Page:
First and foremost, the protection and promotion of international human rights was of considerable importance, especially since the major movements against Soviet domination in Eastern Europe and apartheid in South Africa were inspired by ideas of human rights, in particular the right to self-determination. This development has undoubtedly been facilitated by the rise of transnational civil society actors who saw their mission as linked to the implementation of human rights standards. Those actors had no interest in the territorial sovereignty of States and could nevertheless invoke rules and norms agreed by State actors in innovative international instruments such as the Universal Declaration of Human Rights. A second development during this period was the revival of the Nuremberg idea of accountability for state crimes, which led to the establishment of the International Criminal Tribunal for the former Yugoslavia in The Hague in the early 1990s and a few years later to a parallel tribunal dealing with the 1994 genocide in Rwanda. Also noteworthy was the imprisonment of former Chilean dictator Augusto Pinochet in Britain in 1998 for seeking to prosecute crimes against humanity and torture in Chile while he ruled the country. These measures, in turn, have led a number of Governments and a coalition of civil society actors to make considerable efforts to establish a permanent International Criminal Court. Remarkably, such an institution was formally established in 2002 despite opposition from several major states, including the United States. These developments, as well as the broader dynamics of globalization, definitively challenge several attributes of the Westphalian concept of global order: non-State actors representing market forces and global civil society must be recognized as participants in the global political process; territorial impunity has been eroded by the influence of international norms and ideas; And realist thinking has been challenged in various statist arenas. [Mary Kaldor, Global Civil Society; R.
Falk, Predatory Globalization] Explain the impact of the nature of the conflict on the achievement of world order 3. The impact of changing values and ethical norms on the world order The term world order is sometimes used analytically, sometimes prescriptively. Both uses serve important purposes in capturing the realities of global political life. Analytically, world order refers to the arrangement of power and authority that provides the framework for conducting global diplomacy and politics on a global scale. Prescriptively, world order refers to a preferential arrangement of power and authority associated with the realization of values such as peace, economic growth and justice, human rights, environmental quality and sustainability. For several centuries, the defining framework of the world order was associated primarily with the Peace of Westphalia, negotiated in 1648 at the end of the Thirty Years` War and treated as the beginning of the modern world. This modern world order, geographically derived from the experience of Europe, was based on the emergence of the sovereign and territorial state as the dominant political actor. This statist world order was clearly Eurocentric in its essential nature, conceiving international society on the basis of relations between major European states and viewing relations with non-Western political communities as hierarchical, with higher-level Western states ruling subordinate non-Western states.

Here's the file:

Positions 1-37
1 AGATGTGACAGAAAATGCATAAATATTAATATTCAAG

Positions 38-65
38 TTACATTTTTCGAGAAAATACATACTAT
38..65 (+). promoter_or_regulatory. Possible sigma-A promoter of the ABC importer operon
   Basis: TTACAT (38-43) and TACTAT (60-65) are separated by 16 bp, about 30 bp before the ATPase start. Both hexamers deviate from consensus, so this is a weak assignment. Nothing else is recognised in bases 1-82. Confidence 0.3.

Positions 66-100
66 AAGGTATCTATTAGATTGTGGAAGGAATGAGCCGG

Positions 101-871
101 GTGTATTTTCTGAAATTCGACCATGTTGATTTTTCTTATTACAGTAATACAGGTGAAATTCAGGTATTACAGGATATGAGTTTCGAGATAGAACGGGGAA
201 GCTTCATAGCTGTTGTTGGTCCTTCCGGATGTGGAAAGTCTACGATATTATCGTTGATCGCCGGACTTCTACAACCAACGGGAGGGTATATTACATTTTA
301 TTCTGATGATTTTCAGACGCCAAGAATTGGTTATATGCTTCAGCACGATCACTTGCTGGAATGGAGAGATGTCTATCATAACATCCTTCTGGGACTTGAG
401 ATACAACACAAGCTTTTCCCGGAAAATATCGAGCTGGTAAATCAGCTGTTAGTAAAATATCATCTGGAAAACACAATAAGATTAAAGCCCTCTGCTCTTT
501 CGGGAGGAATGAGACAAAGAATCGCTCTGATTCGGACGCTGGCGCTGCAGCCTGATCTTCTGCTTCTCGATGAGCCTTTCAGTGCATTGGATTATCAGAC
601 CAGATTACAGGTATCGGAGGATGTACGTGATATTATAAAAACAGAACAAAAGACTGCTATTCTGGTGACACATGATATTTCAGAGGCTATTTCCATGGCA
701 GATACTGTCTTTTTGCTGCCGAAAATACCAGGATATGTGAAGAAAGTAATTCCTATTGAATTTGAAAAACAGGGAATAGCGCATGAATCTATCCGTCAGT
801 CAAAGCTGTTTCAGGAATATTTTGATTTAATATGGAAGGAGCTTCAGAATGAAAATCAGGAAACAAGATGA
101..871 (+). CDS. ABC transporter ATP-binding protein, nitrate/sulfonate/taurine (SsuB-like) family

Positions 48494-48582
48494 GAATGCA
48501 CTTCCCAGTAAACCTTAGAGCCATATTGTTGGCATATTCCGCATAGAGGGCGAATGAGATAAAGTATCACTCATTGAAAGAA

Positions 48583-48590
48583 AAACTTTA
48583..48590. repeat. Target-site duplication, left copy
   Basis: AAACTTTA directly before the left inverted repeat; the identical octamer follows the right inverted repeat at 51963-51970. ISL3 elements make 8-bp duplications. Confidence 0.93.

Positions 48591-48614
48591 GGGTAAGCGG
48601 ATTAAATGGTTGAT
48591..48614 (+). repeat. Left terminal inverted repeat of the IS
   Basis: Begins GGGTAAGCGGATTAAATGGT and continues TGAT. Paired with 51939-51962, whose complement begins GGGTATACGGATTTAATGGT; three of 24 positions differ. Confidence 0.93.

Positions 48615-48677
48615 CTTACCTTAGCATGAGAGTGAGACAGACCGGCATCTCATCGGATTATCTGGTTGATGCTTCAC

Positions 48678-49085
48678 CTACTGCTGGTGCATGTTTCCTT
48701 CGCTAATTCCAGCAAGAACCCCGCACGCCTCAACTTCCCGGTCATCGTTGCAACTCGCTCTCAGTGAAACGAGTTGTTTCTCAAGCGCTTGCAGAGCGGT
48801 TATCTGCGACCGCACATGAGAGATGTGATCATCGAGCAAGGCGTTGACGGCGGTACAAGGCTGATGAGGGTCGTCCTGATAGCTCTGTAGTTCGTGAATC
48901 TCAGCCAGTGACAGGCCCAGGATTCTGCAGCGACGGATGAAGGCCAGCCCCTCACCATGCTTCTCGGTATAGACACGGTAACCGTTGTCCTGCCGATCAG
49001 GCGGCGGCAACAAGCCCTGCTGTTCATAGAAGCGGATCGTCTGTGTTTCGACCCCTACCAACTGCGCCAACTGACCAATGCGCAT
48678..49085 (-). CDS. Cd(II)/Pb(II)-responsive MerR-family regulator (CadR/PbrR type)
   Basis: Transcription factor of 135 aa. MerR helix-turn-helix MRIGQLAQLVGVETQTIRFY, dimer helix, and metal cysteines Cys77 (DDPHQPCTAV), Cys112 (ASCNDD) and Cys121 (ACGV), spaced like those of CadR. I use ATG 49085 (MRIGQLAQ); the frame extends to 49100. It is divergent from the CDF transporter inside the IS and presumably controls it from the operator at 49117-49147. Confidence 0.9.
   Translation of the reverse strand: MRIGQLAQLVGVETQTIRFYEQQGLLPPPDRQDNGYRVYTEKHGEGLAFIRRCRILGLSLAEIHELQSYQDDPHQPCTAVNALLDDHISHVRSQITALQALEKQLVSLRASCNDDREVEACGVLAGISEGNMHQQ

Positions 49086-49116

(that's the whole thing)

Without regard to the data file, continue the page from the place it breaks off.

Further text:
The characteristic form of this hierarchical arrangement was based on colonial empires. The states that belonged to international society as full members in this early period had an autocratic character, mainly monarchies. It is important to understand that this system of states had a strong tension between a set of legal ideas based on the equality and autonomy of states and the realities of power that reflected inequalities. The world order as an analytical concept encompassed both the legal realm of equality and the geopolitical realm of inequality. The state system developed largely through power tests associated with large states, with war seen as an instrument of discretion of a sovereign state. Indeed, war fulfilled a legislative function, as there was no reliable peaceful way to make the necessary adjustments in the face of changing power relations and divergent political priorities.